Remember all those pessimists who were calling for a housing bubble or collapse?
If you listened to them and rented for the past eight years, how much would you have lost? How much would your rent have increased since then? And would you still be able to rent that condo or house… or would your landlord possibly have plans to sell it and leave you out in the cold?
We used to expect an economic slowdown or recession every five years. But something happened after the last big recession in 1990. Since then, there has really only been one recession: in 2009.
This came off the heels of the infamous US subprime mortgage crisis that crippled most of the world’s economies for years. Yet, in Canada, we got off relatively easy. Our slowdown lasted less than a year.
Some want to give credit to our strong banking system or strict government regulations. But the truth is, we are – and have always been – around five years behind the US. The truth is, we only started to try out those subprime mortgages when the sky fell on the global financial markets in 2009.
We need to understand that what happens in the US will ultimately impact Canada in some way. And so, with that in mind, let’s look at what has been happening in the US, its economic forecast and how this will impact Canada.
The longest sustained period of growth in the US with no recession was from 1991 to 2001. A full 10 years. The second-longest period of sustained economic expansion is now. From 2009 to…? That’s nine years and counting.
The natural conclusion would be to assume a recession is due or just around the corner. (I’m sure the pessimists would love to hear that.) This is where the message is different. But don’t just take my word for it!
A few weeks ago, I had the honour of enjoying one of my favourite economists – Benjamin Tal – again. He was presenting at the annual national Mortgage Professionals Canada conference.
Benjamin Tal contradicted history in his latest presentation!
His presentation was called “Normalizing the Abnormal”. If we follow the data and history, it would be natural to assume that a recession is due, perhaps even overdue.
But Tal looked deeper. A closer examination of the data shows that, while we’re in the midst of the second-longest positive economic cycle without a recession, we’re only in the midst of the second-strongest bull market economy without a recession in history.
In other words, our economy has not grown all that much. Slow and steady, as they say. Makes me think of that children’s book, The Tortoise and the Hare. Slow and steady won the race. The hare should have won, but the straight-focused tortoise took home the victory. This is true with real estate and mortgages. Stay focused. Don’t get distracted.
I’m sure many of you have noticed Canada has not had as strong a stock market performance as our neighbours to the South have enjoyed over the past two years. While President Trump is taking all the credit, it has more to do with his tax cuts and increased spending. Tal said this is bound to catch up with the US.
The US has a staggering $21 trillion national debt coupled with a $1.2 trillion annual budget deficit, meaning they’re spending $1.2 trillion annually more than the taxes they’re collecting. WOW!
Canada isn’t doing much better. Our national debt has ballooned to $1.5 trillion with an $18 billion annual budget deficit.
LOWEST UNEMPLOYMENT LEVELS IN DECADES…
Unemployment is reported to be below 6% in Canada and at 4% in the US. These are the lowest levels in the past 20-30 years.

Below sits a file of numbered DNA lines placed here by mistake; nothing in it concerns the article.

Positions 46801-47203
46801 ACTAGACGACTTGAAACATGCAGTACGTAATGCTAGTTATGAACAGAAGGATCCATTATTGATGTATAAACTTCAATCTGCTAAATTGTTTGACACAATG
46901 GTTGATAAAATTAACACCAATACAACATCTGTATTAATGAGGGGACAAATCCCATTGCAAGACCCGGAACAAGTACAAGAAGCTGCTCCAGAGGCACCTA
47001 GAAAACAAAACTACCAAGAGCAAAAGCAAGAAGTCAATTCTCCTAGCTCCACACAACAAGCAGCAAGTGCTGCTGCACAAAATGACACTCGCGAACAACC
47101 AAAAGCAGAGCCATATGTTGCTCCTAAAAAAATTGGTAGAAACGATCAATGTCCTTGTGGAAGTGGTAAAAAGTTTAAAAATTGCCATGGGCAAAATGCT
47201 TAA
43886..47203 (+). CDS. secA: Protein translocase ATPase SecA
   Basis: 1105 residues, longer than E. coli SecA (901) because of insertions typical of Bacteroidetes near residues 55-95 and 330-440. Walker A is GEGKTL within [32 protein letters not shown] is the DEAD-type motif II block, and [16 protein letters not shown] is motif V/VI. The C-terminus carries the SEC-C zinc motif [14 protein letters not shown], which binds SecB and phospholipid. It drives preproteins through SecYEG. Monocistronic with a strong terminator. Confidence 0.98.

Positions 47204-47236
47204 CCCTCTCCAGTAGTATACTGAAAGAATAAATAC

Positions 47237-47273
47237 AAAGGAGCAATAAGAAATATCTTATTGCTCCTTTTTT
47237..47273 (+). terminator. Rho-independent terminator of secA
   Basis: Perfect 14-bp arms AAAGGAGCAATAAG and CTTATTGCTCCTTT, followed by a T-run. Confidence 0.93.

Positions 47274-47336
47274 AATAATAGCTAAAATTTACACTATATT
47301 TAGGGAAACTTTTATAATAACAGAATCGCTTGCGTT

While this is welcome news, the data is somewhat skewed. A closer look reveals some troubling stats: In Canada, from 2009 to 2017, the workforce has been aging. And this older group (aged 55+) is working fewer hours (32.2 hours per week) and earning less total annual income.
So, we have lower unemployment levels, but there is less work, which results in lower income. As well, more part-time and quasi full-time jobs are being created. Overall, wages aren’t rising.
Conclusion: The economy has remained steady for the last 10 years with no big peaks or dips. Actually, somewhat boring (yawn). But boring is good when talking about money and the economy. Boring is predictable. It’s also why we’ve had low mortgage rates for so long. And it’s also why home prices are expected to remain healthy.
I would've given six stars if I could but this thing only let's me give 5 stars. Excellent brokerage in town Harry gives you the right advice, you can count on him for all your financing needs.
Exceptional customer service. Very friendly and caring people to work with. They reaiect your time and your hard earned money so you will be getting honest advise that protects you and your wealth.
Working with Harry was an absolute pleasure. Our mortgage approval was a bit of a process, as we were selling our present home and then using it as our down payment. But unfortunately, the market didn’t allow us to do so and Harry helped us through all of it. He went above and beyond to answer any questions we might have. What we appreciated the most was how hard he worked for us and made our purchase happen.
In today’s market not a lot of brokers can work on a deal like ours. We did our homework to find originators of our debts, but it was a daunting task and we were just going in circles until we called Harry at Majestic Mortgage. Harry answered all our questions in a professional and prompt manner and worked on our debts, he was focused 100% on providing us the best solution. Thanks Harry for all the effort and making the process quick and painless. We couldn't be happier with the service we received, and will definitely be returning to Harry.
-A. Baliswadi & K. Mahabir
It was great to have Harry Saund as our mortgage broker as first time buyers. He was very professional and everything went very smoothly with him. I would definitely recommend him to people looking to get a mortgage.